Now that it's weekend, starting with some of the basics. I tried to read a lot on what materials acetone would affect and how, but that wasn't so easy to find, and I figured why not try it out. So in the picture on the gallery I have a line-up of some plastics to try, lined up on a 3D printing glass (with a black background).
On the upper row there's first some shaving from a typical water canister, high-density polyethylene PE-HD (2), then a piece of electric wire outer insulation - these are made from a few different materials, I'm not sure what this is but it's very similar to the ultrasonic mister's, and finally a piece of PLA printing filament for a 3D printer. On the middle, there's a piece of ABS plastic for control, we (or at least I) pretty much already know how acetone behaves with ABS, but it's good to have it for comparison to the others.
And on the lower row there's a piece of polyethylene PE from a water bottle cap, piece of transparent water bottle polyethylene terephthalate PET (1) and finally a cutting from small transparent plastic grocery bag, possibly some kind of polyethylene as well. The plastic bottle and transparent plastic bag have been set to the side of the glass plate for reference, in the before-pic.
Next it would be a good idea to consult materials data sheet for Acetone, if not consulted before. This stuff is basically your basic nail polish removed, except whereas nail polish removed is usually well below 50% proof (or even acetone-free), here we're working with industrial 100% proof acetone. And instead of a small bottle, there could be quite a lot of it... Though I have what I need in a smaller, airtight glass container, and opened windows at both ends of the room to cross-ventilate.
Even so, after the experiment and barely even smelling any acetone, I started feeling little light-headed, and not in a good way, so open goes the patio door. I guess it's a "Do as I say, not as I do" though, I would consider doing this in industrial fume hood, outside or with one plastic sample at time. And with that, commence mad scientists mode!
The experiment involved using a polyprophylene straw, seen in the after-image, which I already knew to be acetone-proof, to move about half a milliliter of 100% acetone on each sample. Then let it evaporate, taking about 5 minutes, and add a second half milliliter to see prolonged effect. The image for after-experiment was taken at 5 minutes after second application, or 10 minutes application total. (This was 7 samples, as the amounts could have been little over half milliliter, I'd consider that evaporating one centiliter in 10 minutes, so a wide container in room temperature could easily evaporate a desiliter in hour, a full liter or quarter gallon in a day!)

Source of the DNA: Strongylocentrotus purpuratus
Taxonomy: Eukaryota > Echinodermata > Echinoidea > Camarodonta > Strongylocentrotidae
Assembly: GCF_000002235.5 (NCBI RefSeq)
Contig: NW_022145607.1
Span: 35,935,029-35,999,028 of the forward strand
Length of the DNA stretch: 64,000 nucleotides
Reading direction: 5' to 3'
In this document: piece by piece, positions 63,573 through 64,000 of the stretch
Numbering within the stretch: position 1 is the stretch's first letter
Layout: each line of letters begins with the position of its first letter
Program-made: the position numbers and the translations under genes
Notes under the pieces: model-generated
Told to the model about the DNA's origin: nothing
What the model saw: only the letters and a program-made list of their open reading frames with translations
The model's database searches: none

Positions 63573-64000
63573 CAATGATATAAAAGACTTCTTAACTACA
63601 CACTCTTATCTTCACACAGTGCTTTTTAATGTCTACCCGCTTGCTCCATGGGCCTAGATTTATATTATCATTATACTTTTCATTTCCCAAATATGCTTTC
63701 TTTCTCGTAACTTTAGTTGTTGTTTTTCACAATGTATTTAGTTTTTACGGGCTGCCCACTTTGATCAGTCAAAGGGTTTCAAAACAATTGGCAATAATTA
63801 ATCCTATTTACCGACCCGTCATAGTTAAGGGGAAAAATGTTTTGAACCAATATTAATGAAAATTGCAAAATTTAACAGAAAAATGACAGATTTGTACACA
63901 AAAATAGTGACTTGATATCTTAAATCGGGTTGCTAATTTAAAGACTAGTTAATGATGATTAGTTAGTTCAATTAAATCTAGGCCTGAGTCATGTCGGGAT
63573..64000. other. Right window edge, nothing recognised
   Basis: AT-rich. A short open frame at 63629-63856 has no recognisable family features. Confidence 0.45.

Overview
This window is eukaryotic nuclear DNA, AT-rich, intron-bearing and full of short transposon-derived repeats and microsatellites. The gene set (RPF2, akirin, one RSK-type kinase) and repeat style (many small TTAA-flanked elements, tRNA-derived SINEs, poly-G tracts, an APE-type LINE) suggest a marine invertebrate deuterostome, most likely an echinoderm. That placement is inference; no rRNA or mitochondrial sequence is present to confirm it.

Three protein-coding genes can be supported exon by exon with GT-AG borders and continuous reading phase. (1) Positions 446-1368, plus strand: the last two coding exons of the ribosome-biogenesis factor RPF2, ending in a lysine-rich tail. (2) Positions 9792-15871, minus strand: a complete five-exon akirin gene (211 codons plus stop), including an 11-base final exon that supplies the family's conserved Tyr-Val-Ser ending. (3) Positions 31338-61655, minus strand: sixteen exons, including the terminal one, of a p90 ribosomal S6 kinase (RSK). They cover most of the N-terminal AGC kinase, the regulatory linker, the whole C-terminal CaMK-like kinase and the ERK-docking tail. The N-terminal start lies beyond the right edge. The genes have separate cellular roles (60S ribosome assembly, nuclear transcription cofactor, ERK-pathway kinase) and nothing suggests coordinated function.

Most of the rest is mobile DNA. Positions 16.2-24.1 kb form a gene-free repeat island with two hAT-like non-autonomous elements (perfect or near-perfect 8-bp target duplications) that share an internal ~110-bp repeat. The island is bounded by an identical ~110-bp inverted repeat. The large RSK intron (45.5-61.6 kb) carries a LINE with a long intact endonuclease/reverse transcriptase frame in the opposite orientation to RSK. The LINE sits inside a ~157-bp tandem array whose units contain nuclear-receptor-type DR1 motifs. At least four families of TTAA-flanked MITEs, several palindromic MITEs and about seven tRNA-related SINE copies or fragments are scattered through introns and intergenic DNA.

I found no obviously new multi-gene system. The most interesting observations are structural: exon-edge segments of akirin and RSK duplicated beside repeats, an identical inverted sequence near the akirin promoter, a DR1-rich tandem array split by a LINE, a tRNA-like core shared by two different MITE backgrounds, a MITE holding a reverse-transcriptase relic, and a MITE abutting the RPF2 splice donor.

In the after-picture one can see the ABS sample melting, or dissolving as the technical term goes though one might be excused for using the more descriptive term here. The plastic wire insulation looks mostly unaffected, but on the glass plate around it looks to be an oily substance, and pressing with the polyprophylene straw it appears much softer than originally. This doesn't bode well for submerging the whole ultrasonic mister. The 3D printer PLA sample has maintained integrity, but it has the largest amount of residue (though this is white on black, so highly visible) on the glass. Using PLA to 3D-print pieces and fittings for the apparatus would then require at least care.
The other samples, however, look mostly unaffected, with the clear thin plastic bag even showing no residue around it. I believe this shows that, contrary to what one might expect, plastic could well be used for the acetone polishing apparatus, thus simplifying construction and reducing fragmentation worry on the off-chance of explosion (It will, however, not be fire-proof!). What's more, using a plastic bag like the one shown in the before-picture could improve durability, re-usability and cleanup immensely.